Washington’s public records and open public meetings laws, passed separately in the early 1970s, are a product of the “open government” climate brought about by distrust of government accountability and by misuse of government power during the civil rights and Vietnam protest era. Citizen groups such as the League of Women Voters, Common Cause, Coalition for Open Government, and others succeeded in promoting such legislation at a time when conservative opposition to such measures was discredited. Subsequent events of the 1970s, particularly Watergate, vindicated the need for the reform legislation; however, changes in the political climate, increasing sophistication of government agencies and their attorneys, decline of “open government” groups, and public antagonism towards the press led to legislative and judicial retrenchment from the mid-1980s to present, including an increase in the number and scope of exemptions.

The open records law was passed by Washington voters in November 1972 as Initiative 276. The law took effect January 1, 1973. Previously, there was an ill-defined common law right to public records that was seldom litigated.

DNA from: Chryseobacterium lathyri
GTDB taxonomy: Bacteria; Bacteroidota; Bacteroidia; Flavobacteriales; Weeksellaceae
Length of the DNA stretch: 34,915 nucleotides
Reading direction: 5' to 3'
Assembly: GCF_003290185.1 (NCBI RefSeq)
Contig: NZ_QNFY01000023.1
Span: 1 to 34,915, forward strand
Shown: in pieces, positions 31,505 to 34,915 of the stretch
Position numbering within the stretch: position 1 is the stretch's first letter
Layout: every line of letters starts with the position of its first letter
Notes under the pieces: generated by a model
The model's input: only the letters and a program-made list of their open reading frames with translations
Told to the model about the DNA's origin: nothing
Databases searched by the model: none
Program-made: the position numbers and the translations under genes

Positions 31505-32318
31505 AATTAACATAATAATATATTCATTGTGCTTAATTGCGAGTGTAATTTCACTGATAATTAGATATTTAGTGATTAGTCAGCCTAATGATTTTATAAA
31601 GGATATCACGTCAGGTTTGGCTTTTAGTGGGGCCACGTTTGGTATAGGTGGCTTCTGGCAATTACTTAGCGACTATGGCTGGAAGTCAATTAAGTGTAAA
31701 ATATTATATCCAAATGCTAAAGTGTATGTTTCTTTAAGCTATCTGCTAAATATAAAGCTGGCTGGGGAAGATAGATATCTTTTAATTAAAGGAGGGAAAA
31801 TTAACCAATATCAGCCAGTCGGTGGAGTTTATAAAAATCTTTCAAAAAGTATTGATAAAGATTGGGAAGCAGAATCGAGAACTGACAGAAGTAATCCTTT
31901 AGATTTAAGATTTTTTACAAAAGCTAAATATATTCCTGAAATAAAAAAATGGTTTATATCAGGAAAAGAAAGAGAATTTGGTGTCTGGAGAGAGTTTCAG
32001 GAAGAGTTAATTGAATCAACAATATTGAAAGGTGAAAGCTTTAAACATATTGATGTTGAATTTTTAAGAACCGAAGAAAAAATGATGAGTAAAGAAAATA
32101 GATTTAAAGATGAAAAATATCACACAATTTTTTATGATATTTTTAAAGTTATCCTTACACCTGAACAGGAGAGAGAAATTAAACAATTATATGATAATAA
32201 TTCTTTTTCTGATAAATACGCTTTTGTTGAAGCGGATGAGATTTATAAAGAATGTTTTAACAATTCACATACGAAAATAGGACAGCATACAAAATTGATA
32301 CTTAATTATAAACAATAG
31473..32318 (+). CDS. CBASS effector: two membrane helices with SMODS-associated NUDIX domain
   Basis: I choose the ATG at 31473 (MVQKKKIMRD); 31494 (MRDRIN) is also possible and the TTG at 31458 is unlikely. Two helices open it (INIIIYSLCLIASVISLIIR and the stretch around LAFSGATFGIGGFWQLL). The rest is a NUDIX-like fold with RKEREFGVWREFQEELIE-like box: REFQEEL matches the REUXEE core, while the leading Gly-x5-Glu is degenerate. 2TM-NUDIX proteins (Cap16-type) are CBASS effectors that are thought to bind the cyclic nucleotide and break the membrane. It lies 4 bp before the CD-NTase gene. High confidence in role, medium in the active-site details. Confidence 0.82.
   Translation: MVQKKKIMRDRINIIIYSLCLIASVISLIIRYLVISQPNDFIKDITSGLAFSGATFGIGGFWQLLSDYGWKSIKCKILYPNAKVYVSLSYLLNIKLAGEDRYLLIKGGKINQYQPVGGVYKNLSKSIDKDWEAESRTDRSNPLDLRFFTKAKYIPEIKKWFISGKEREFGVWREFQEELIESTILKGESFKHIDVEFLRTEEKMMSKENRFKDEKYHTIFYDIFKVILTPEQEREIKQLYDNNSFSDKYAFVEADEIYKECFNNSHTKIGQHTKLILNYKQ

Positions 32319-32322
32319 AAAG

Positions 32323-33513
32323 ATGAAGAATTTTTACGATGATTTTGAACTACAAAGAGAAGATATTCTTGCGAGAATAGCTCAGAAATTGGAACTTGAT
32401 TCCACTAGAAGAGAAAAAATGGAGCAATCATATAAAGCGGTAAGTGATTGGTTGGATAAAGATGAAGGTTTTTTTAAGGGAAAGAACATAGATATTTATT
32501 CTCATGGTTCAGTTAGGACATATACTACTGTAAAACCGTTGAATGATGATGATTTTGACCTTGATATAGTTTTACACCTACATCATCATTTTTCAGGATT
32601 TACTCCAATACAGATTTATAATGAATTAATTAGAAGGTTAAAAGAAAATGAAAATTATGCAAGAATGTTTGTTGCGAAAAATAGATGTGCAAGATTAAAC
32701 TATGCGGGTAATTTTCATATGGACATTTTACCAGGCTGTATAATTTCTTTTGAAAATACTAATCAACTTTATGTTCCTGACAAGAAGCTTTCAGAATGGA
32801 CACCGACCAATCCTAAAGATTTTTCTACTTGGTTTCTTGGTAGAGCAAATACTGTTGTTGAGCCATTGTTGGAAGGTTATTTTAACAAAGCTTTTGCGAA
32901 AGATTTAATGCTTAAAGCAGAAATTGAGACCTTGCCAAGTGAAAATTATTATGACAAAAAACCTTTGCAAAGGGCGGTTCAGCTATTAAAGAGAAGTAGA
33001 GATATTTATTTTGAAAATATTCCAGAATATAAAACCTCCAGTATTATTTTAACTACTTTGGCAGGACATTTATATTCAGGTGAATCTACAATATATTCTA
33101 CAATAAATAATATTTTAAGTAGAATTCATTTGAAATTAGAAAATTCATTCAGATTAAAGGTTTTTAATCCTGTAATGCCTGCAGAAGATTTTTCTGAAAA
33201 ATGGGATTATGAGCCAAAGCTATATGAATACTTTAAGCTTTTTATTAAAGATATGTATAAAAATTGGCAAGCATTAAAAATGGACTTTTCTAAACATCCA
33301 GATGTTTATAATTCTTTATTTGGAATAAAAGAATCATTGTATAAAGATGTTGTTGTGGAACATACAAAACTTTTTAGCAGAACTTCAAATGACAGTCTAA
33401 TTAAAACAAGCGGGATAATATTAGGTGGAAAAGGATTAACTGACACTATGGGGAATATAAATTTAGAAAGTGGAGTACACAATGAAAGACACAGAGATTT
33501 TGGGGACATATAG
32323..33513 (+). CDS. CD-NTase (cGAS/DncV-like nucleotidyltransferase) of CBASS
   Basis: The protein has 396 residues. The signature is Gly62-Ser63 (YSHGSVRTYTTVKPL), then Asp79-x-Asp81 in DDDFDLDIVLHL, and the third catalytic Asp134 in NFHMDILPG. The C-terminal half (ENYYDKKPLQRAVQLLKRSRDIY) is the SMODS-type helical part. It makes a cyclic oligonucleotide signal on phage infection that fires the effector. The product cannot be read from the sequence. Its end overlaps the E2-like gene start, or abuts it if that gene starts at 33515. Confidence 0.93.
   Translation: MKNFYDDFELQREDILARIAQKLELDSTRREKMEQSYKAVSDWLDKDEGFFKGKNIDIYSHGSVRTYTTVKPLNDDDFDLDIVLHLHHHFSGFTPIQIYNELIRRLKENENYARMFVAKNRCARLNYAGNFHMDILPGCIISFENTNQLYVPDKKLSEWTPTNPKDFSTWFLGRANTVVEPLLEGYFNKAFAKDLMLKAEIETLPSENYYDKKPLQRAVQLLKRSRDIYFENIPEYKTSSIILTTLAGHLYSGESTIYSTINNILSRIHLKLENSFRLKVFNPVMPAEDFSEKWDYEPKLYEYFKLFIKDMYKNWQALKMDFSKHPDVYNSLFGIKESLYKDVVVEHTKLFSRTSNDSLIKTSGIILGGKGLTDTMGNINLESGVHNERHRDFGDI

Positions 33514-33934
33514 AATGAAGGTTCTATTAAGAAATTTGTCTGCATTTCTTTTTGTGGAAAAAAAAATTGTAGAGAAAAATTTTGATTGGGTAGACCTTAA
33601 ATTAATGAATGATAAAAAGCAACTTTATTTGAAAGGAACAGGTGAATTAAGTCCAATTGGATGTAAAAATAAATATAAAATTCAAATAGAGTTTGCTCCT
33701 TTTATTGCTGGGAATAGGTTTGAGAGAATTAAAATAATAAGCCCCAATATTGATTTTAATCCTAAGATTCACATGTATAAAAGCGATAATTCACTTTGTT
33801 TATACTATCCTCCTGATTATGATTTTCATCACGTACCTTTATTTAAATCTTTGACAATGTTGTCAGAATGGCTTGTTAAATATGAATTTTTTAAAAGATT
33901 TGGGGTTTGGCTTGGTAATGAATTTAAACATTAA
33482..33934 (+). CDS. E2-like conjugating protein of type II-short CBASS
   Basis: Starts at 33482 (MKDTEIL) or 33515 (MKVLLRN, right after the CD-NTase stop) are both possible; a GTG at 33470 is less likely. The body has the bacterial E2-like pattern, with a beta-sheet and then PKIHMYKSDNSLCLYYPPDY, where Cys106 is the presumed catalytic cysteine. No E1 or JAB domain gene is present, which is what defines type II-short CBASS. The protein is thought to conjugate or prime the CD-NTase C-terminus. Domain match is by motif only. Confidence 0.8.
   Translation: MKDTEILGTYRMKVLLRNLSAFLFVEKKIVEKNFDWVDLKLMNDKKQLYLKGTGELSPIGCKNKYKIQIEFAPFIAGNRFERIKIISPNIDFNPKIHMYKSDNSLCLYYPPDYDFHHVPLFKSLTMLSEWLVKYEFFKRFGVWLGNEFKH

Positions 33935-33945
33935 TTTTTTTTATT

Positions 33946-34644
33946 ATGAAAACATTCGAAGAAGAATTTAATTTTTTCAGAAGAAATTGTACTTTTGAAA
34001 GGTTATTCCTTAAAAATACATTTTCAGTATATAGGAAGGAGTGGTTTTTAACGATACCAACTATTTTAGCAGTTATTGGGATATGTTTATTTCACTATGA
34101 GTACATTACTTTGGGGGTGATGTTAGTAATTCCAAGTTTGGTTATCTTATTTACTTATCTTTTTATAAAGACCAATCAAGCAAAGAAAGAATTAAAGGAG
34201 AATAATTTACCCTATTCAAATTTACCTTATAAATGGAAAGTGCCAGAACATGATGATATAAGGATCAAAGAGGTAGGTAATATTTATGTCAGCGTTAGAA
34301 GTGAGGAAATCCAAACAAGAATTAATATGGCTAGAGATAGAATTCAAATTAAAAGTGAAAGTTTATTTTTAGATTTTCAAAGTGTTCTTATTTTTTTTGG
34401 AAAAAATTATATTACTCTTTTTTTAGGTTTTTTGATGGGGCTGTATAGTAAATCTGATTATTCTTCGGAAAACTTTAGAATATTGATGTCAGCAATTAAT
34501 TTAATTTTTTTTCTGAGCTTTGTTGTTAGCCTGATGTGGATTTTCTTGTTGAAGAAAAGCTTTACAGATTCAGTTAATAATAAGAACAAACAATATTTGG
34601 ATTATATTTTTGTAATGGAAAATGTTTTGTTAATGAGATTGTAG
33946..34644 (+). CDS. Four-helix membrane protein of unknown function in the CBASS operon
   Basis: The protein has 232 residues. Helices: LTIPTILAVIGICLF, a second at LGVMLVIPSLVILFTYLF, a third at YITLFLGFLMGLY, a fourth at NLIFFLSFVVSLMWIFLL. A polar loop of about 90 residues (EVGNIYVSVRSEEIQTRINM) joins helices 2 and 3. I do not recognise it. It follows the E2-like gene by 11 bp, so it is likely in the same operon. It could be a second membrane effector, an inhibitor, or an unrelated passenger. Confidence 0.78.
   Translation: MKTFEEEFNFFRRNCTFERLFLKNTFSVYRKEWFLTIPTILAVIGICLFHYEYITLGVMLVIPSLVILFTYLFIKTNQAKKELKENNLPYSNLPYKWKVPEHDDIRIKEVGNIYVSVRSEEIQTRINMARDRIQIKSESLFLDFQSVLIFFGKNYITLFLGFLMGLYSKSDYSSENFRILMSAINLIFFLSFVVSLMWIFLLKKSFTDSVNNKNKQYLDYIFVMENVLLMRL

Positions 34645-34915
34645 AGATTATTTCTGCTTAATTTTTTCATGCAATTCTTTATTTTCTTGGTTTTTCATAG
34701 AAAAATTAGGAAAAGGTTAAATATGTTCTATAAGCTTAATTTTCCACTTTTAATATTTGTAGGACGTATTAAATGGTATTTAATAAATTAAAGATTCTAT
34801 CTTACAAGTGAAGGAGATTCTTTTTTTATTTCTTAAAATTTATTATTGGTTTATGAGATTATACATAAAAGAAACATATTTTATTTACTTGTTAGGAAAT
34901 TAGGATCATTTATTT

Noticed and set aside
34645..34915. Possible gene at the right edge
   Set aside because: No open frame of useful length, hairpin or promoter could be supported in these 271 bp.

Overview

Note: The open records law was part of the Public Disclosure Act, codified at RCW Ch. 42.17. Effective July 1, 2006, the open records law was re-organized and recodified as RCW Ch. 42.56 and is now referred to as the Public Records Act.

The major thrust of Initiative 276 was reform of campaign financing and lobbying by requiring disclosure of sources of contributions and expenses. The public records portion of the initiative was a relatively small section and was not the focus of much debate. Since the drafters did not pay extensive attention to the public records section, it is sometimes hard to reconcile how certain sections fit together or what the precise intent is.

The only “legislative history” for Initiative 276 is the State of Washington Voters Pamphlet (November 7, 1972), which contains statements for and against the ballot measure as well as a summary of the proposed law, a summary of the law as it then existed, a summary of the effect the proposed law would have, and the actual text of the new law.

In interpreting the current public records law, appellate judges have cited the Voters Pamphlet as evidence of legislative “intent,” thus giving the Pamphlet some persuasive effect. The Pamphlet described the prior law as follows:

Access to public records is largely governed, under present law, by court decisions under which members of the public having a legitimate interest therein are entitled to examine all records in the custody of a public official which that official is required by law to maintain. However, in the case of records which the official having custody is not required by law to maintain, the disclosure or nondisclosure of information contained therein is largely within the discretion of this official. [Emphasis added.]